Mental Health UK have spoken to members of our community about their experiences with body image. Read on to learn about how social media and digitally altered images have negatively impacted their self-esteem — and what they believe needs to change…
Prisha’s story: “My body image was never an issue until the rise of social media.”
When social media started to take off, Prisha was soon interacting with fitness creators — following fitness instructors and ‘wellness’ influencers whose content inspired her to change her body. She spoke to us about how the constant exposure, and insidious pressure, to conform to an ‘idealised’ body type influenced her behaviour; compelling her to exercise in a regimented way to achieve a certain look. It was only by taking a step back from social media that she began to realise that what was online wasn’t always reality.
“Problems with my body image didn’t really affect me until I had reached my early to mid-twenties. Looking back, I’m convinced this was largely due to the rise in popularity of social media around this time, which made me much more conscious of the ‘perfect body’ and my need to reach a certain weight. I began to be extremely mindful of what I ate and was doing exercises every. single. day. I was already quite an athletic person, so at first it appeared to be normal for me, but it quickly tipped towards being incredibly strict and regimented: I would tell myself that I needed to exercise a certain amount each day, especially Monday to Friday.
“My fixation with online fitness creators grew — and so did my strict ‘clean eating’ habits. My family began to be aware of a shift and they voiced some concerns. I decided to take a step back from social media and try to assess the patterns of my behaviour. I felt better for doing so, and feel lucky that my family were there to intervene and help me recognise what could have easily become a bigger problem.
“I spent time on social media looking at the ‘fitness girls’ and somewhat aspiring to be like them.” — Prisha
“Looking back, I think the exposure to social media and constantly comparing myself to other women influenced how I behaved. I’m not sure how much tweaking and editing of imagery was going on back then, but I’m sure it existed — I just didn’t know it.
“I’d love to see a rise in unfiltered, unedited photos. Brands should also aim to use models of all ages, shapes, sizes, skin types and ethnicities. I have an eight-year-old niece and I already see how she is being sucked into the unrealistic online world — it’s frightening! I think it would also help if people spoke up more about the issues they face and are honest about beauty enhancements and surgeries or ‘tweakments’ they undertake.”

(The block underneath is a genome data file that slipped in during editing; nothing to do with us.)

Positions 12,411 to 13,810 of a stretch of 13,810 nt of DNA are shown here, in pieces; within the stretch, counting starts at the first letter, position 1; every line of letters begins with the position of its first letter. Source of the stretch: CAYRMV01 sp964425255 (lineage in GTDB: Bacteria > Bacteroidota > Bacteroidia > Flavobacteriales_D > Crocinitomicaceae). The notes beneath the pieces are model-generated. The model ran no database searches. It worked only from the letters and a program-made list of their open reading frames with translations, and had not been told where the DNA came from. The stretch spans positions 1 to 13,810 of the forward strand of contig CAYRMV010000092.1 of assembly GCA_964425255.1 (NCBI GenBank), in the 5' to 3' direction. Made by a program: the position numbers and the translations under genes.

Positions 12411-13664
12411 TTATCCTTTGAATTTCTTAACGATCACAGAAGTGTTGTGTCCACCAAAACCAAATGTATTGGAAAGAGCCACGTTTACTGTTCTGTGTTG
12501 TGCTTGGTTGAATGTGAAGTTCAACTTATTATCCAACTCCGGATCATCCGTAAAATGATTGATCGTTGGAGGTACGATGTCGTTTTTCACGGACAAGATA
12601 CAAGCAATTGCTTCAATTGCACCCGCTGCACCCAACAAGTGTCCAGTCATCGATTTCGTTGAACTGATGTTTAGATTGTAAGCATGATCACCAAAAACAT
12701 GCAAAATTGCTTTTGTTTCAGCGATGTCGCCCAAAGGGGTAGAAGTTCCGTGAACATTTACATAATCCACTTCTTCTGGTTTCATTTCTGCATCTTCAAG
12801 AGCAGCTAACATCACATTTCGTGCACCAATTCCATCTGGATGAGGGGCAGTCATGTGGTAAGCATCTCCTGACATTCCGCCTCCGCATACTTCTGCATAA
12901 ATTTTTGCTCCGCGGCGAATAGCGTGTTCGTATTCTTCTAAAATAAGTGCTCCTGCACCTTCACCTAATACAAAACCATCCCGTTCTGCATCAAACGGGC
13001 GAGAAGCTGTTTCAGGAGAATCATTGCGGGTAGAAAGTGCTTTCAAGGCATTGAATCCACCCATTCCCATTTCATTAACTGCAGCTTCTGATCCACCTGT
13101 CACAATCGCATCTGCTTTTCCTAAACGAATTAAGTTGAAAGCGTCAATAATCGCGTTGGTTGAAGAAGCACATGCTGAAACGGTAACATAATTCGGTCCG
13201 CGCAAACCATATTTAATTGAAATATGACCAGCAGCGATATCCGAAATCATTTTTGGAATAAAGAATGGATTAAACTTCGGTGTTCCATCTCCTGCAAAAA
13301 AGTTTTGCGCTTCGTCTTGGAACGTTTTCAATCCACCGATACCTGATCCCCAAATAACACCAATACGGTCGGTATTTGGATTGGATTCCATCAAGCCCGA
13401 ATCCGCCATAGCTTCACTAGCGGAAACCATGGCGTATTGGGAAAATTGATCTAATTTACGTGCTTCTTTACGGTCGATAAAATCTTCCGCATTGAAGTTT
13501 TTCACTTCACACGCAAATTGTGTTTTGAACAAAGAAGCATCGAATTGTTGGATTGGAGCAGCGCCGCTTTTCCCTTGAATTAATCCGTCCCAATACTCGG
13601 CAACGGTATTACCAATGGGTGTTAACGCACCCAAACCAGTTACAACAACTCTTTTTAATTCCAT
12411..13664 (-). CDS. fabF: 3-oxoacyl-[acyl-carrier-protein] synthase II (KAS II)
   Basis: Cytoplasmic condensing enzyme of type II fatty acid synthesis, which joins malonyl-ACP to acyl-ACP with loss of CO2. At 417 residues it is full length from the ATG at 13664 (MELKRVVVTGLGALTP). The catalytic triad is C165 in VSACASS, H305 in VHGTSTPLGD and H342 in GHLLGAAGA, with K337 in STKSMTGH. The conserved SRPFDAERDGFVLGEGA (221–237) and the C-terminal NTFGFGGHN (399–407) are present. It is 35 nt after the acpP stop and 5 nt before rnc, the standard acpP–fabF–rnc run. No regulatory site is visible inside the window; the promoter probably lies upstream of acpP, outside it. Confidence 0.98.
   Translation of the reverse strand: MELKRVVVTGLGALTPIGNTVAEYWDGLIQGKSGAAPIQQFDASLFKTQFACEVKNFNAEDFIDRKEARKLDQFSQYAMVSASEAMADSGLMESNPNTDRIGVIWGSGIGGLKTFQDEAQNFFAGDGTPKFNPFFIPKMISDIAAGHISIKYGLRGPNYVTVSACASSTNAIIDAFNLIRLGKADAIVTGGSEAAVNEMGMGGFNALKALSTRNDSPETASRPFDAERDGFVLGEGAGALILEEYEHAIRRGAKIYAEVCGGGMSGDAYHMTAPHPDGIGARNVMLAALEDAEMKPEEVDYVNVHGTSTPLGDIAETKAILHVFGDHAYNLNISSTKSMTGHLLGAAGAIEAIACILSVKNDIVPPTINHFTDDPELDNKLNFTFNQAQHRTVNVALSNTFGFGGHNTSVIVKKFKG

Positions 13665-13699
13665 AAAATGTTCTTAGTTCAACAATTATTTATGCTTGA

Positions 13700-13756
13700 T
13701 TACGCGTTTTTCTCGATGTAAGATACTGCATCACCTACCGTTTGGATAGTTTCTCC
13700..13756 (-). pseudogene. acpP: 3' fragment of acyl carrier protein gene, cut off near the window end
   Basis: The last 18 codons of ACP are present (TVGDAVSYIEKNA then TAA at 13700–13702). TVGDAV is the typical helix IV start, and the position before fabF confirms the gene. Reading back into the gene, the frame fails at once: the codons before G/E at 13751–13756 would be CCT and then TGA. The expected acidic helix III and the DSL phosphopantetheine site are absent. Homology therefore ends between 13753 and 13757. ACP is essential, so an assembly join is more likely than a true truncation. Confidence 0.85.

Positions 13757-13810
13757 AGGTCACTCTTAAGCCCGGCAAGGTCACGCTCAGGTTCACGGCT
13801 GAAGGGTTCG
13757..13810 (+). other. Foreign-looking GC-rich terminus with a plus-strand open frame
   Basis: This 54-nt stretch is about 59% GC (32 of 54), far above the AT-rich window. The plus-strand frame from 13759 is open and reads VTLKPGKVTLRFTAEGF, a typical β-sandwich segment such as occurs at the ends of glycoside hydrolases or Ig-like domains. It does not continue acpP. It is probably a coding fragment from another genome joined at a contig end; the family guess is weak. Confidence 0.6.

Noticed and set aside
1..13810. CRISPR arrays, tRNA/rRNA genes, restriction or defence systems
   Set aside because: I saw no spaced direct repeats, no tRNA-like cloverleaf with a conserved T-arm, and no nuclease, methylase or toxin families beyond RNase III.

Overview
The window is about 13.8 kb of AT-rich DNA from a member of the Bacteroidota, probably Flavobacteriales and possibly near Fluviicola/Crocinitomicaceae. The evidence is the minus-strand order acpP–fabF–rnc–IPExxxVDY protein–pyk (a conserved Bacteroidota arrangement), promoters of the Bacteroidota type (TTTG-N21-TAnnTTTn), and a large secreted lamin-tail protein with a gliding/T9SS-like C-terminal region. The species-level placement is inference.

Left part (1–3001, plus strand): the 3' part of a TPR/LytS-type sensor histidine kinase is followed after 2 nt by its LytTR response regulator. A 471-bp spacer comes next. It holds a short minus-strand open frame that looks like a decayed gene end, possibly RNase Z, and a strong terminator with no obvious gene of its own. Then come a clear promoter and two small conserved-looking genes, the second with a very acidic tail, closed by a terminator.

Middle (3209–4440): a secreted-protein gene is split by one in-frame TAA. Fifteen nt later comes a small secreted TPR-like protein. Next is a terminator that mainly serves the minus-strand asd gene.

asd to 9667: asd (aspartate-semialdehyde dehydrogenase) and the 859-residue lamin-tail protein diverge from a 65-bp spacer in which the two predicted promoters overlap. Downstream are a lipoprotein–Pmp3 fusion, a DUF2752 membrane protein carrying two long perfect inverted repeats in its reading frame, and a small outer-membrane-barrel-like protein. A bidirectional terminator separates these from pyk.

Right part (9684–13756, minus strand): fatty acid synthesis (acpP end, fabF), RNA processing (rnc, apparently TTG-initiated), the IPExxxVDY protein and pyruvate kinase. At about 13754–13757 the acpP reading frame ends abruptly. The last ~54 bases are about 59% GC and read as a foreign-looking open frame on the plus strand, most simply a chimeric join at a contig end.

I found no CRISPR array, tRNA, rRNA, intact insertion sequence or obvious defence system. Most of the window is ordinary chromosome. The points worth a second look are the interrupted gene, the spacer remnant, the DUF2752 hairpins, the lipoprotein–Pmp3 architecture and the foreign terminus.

Daryl’s story: “Social media made me feel worse about my body.”
The first negative feels toward her appearance began when her body underwent changes during a life transition. She talked to us about how to recovered a healthier mindset by treating her body with kindness and reminding herself that what you see on social media shouldn’t always be believed…
“I have felt insecure about my body at many different points throughout my life but I mainly experienced problems after I bought my first home with my partner. I gained weight and as my body began to change, the negative feelings grew to the point that I couldn’t get dressed in front of the mirror — I could barely look at myself.
“After some time, I realised I needed to change how I was treating my body to feel better, inside and out. I started to do things I enjoyed, feeling fitter mentally and physically — but without giving up a few beers at the weekend, or a little bit of chocolate if I wanted it. I started to feel a lot more positive and was in a much happier, healthier place — and thankfully, my fiancé was there every step of the way.
“I couldn’t even get dressed in front of the mirror as I could barely look at myself.” — Daryl
“When I was feeling my worst, Instagram definitely made me feel worse about my body — far more profoundly than anything else did. I had to learn to shift my mindset into knowing that most of the bodies didn’t actually look like they did in the photographs — they’re almost always photoshopped! I’m also 5’3″, so learning to appreciate the differences between my petite body and other, taller frames really helped me to get some perspective. Whatever size or shape someone is, they’re just as worthy!
“I also began to discover a healthier side of Instagram from body-positive creators who would showcase how weight sits differently on different sizes and frames — we’re not designed to look the same and that’s okay!
“I’d love to see more of a focus on health and diversity online, rather than what society says is traditionally ‘beautiful’. I’m a naturally petite, a redhead and I have a genderless name — all characteristics for which I’ve been bullied at various life stages. We’re all different and there needs to be more evidence of this online — I’d love to see greater representation for my fellow petites: our bodies are so different, but equally worthy as those who are 5’10”!”